RO: Half and half. I did work on assignment. I photographed a lot of “How America Lives” stories for Ladies Home Journal. They’d send me to live with and photograph a typical American family for two weeks. The writer usually went beforehand, so there wouldn’t be too many strangers around. Then I’d go and just shoot pictures.
But other times, I’d go looking for possibilities. I’ll tell you how it worked. When I went to Israel on the first El Al press junket, for example, I decided to do a story on one of their pilots. I had fifteen pilots to pick from, but only three of them were Jewish, and naturally El Al wanted me to do a Jewish pilot. I was sitting in the Lydda airport, and I saw this guy—a pilot—walk in who was a mixture of Burt Lancaster and Kirk Douglas. He was so relaxed and so attractive. To be relaxed is one of the most important requirements of a really great subject. I said to myself, “Please God, let him be Jewish.” And he was!
One of the reasons I decided to do that story was because food supplies in Israel then were very limited—we only had four or five staples to choose from every day—and I knew pilots had great food in their refrigerators. So I got a great photo story at the same time that I got to eat strawberries from Africa and all kinds of other delicacies. The story ran five pages in Cosmopolitan.
JB: Your photograph of Einstein is one of your most popular. Was that on assignment?
RO: Yes, that was lovely. I was hired to photograph him at a luncheon, shaking hands with each of one hundred men who had donated money to Albert Einstein University. I sat and had lunch with him. Meanwhile, outside there was a big press conference, and all the male news photographers wanted to know why I was inside at the luncheon, and they weren’t. One of the main reasons I got the job was because just about everyone worked with flash then, and they wanted someone who could work without flash. To get enough light, I got the kitchen staff to get up on ladders and put aluminum foil all over the ceiling. It was a tremendous job because the ceiling was arched. Then I bounced my floodlight off the foil. I just barely made it. I took the pictures with Plus-X at f/2 and 1/60.
JB: One of the hallmarks of an Orkin photograph is the candidness of the subject. I was therefore very surprised to learn that many of your photographs are actually staged—for example, “American Girl in Italy.” Publisher’s Weekly described it as “a candid, incisive, storytelling photo that, in its genre, has never been topped.” Isn’t there something a little bit…devious…about staging photojournalism to appear candid?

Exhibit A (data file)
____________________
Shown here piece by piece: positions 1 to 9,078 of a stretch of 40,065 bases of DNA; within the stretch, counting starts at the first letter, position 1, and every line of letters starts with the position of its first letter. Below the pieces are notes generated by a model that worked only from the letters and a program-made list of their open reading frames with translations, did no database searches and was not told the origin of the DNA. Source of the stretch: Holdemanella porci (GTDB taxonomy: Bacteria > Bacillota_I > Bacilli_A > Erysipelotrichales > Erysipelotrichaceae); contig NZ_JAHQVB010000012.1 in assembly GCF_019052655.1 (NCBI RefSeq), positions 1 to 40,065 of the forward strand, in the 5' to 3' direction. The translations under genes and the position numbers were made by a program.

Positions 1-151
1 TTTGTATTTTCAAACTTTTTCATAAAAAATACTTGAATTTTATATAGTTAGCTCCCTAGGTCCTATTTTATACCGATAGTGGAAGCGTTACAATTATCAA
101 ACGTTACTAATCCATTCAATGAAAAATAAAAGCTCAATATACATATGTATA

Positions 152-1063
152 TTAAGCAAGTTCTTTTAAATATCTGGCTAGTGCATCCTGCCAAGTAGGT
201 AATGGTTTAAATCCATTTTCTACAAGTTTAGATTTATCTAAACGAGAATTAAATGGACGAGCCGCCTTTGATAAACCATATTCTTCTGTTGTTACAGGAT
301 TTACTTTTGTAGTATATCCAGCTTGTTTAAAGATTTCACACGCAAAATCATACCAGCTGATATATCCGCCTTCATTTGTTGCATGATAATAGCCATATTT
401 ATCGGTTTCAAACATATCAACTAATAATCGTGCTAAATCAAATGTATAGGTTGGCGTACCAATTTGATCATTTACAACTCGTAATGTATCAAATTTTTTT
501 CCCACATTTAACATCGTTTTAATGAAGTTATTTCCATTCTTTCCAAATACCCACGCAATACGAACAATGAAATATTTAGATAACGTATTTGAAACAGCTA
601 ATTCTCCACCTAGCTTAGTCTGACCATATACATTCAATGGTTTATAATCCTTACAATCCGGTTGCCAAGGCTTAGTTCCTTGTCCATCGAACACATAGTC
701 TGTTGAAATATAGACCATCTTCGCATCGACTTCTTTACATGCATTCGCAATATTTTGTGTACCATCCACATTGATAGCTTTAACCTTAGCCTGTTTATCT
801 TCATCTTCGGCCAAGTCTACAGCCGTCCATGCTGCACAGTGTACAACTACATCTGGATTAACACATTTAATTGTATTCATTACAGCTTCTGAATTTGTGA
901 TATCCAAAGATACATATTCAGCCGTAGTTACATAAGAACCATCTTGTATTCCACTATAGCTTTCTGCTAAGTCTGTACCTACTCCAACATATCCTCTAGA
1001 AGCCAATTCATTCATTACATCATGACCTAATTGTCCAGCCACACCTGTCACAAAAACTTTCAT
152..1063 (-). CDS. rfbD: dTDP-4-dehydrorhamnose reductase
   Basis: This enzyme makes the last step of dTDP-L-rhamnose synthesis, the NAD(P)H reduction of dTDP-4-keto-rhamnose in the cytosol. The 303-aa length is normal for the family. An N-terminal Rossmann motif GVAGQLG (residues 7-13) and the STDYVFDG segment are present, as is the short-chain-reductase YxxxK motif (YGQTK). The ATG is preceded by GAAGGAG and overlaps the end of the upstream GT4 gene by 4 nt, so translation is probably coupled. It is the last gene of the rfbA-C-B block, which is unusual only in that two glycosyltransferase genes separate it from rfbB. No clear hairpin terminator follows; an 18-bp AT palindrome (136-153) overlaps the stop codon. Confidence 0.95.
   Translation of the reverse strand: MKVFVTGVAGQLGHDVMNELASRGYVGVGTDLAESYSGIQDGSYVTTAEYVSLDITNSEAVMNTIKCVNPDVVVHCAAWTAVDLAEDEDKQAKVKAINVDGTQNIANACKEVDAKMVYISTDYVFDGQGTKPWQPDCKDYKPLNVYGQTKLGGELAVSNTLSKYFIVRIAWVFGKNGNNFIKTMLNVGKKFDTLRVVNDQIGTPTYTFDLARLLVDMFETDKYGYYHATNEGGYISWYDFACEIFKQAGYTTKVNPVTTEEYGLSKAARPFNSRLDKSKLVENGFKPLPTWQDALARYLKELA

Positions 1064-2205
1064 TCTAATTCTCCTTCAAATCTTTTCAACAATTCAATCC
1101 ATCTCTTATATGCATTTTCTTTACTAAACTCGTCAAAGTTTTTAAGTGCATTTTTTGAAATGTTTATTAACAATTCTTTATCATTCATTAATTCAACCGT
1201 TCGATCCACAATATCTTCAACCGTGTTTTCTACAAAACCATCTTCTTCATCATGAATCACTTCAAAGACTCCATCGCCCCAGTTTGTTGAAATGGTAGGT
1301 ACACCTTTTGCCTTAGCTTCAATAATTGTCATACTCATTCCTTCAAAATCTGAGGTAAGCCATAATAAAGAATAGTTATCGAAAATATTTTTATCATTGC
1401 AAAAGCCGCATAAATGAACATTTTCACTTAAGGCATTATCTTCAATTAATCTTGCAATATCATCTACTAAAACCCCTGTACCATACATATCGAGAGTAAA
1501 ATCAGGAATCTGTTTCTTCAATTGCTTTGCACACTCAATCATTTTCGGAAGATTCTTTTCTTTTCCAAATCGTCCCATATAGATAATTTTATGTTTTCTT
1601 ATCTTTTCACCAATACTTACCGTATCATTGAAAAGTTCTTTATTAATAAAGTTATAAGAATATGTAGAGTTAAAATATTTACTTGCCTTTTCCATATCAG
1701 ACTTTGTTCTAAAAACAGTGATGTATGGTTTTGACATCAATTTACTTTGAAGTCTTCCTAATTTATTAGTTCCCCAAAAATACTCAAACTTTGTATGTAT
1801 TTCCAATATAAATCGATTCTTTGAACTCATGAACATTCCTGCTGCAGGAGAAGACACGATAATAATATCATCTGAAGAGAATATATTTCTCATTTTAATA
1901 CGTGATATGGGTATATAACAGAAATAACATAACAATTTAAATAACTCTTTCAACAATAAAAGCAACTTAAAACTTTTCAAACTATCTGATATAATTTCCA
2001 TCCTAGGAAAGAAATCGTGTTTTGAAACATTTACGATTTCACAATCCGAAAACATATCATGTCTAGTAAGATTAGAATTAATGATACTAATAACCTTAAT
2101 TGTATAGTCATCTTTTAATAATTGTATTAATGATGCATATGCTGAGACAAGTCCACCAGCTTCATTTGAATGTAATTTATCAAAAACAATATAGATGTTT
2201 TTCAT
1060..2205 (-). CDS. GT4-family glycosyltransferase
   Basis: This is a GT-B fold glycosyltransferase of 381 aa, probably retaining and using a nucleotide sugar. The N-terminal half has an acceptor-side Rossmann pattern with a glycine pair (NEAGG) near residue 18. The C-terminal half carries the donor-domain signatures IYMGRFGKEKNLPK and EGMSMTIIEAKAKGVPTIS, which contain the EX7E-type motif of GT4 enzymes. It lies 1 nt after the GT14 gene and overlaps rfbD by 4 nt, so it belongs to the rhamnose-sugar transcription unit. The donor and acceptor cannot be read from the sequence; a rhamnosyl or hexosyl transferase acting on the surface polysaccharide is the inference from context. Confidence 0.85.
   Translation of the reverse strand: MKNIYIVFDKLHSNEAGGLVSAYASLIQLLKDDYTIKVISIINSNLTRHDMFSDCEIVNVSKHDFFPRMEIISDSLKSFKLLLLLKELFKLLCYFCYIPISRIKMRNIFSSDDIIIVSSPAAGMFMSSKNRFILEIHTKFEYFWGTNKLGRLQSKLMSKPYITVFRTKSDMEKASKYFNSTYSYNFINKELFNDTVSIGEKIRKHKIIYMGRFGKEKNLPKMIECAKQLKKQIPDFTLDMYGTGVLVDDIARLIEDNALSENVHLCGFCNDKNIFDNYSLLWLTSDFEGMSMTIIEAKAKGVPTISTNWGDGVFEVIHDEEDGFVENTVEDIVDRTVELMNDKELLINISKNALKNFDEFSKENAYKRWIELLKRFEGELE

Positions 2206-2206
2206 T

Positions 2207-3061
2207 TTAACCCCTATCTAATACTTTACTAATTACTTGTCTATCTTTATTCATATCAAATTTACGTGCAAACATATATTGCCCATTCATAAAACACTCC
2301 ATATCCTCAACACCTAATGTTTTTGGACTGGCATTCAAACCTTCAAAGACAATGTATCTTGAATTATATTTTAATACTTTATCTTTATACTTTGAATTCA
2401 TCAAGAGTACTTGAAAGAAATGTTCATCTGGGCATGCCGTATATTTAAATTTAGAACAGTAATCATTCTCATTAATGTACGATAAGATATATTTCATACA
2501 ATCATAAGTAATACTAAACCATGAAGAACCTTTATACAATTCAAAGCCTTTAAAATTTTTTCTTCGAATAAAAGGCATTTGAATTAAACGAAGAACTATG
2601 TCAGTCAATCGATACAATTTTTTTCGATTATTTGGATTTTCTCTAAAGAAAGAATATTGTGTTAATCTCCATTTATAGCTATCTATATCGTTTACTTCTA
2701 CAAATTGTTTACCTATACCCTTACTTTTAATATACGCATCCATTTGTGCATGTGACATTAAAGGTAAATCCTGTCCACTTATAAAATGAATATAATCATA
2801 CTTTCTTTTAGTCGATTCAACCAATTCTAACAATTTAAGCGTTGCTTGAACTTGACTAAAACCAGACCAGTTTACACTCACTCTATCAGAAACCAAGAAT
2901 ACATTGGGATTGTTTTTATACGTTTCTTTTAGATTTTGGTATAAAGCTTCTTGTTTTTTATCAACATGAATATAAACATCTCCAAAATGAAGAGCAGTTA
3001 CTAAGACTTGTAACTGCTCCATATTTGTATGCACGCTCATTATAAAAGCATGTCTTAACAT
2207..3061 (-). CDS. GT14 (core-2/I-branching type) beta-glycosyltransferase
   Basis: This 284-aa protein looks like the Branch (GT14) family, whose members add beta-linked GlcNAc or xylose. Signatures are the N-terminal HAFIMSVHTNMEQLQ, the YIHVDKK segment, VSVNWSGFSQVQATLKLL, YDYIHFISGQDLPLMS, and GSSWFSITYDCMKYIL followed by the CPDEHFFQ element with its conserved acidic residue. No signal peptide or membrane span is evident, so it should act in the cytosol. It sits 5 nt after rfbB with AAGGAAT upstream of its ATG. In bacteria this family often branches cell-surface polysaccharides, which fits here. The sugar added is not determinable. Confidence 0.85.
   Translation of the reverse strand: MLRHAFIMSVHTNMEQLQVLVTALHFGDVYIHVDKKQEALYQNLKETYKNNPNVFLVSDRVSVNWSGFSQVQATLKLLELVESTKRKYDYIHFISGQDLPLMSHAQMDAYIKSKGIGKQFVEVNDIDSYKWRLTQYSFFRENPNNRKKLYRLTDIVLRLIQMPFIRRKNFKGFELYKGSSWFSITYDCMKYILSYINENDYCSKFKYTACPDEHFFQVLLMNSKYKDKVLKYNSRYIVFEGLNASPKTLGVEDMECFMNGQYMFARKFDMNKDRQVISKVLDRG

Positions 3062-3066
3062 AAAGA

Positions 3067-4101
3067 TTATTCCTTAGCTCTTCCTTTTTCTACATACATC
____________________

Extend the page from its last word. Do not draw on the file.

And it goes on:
RO: I don’t like that word. The ultimate result is what counts, and if it’s a statement that’s honest and true, what the heck difference does it make? What’s devious about that? I never said that shot was candid. The girl in the photo and I were running around looking for pictures to depict the frustrations of traveling alone, as opposed to what the glamorous travel posters and brochures were saying it was supposedly like. We came across all those fellows spread out like that. I didn’t put them there. All I did was tell the guy on the motorcycle, who spoke English, to tell the others not to look at the camera. I only made two exposures because, if you’ll notice, I’m in the middle of the intersection, and I didn’t want to get hit.
JB: What are the most important elements of a good photograph?
RO: Number one, it should stop you. Number two, it should be interesting. I see too many photographs these days that just aren’t interesting. There’s nothing happening. There’s a bench, or a piece of cloud, or litter someplace. Who needs that in this day and age? To me, the important thing isn’t that a photograph should be simply beautiful. Photographs should have messages. Artists shouldn’t spend their time making pictures out of nonsense when we’ve got this nuclear thing hanging over our heads.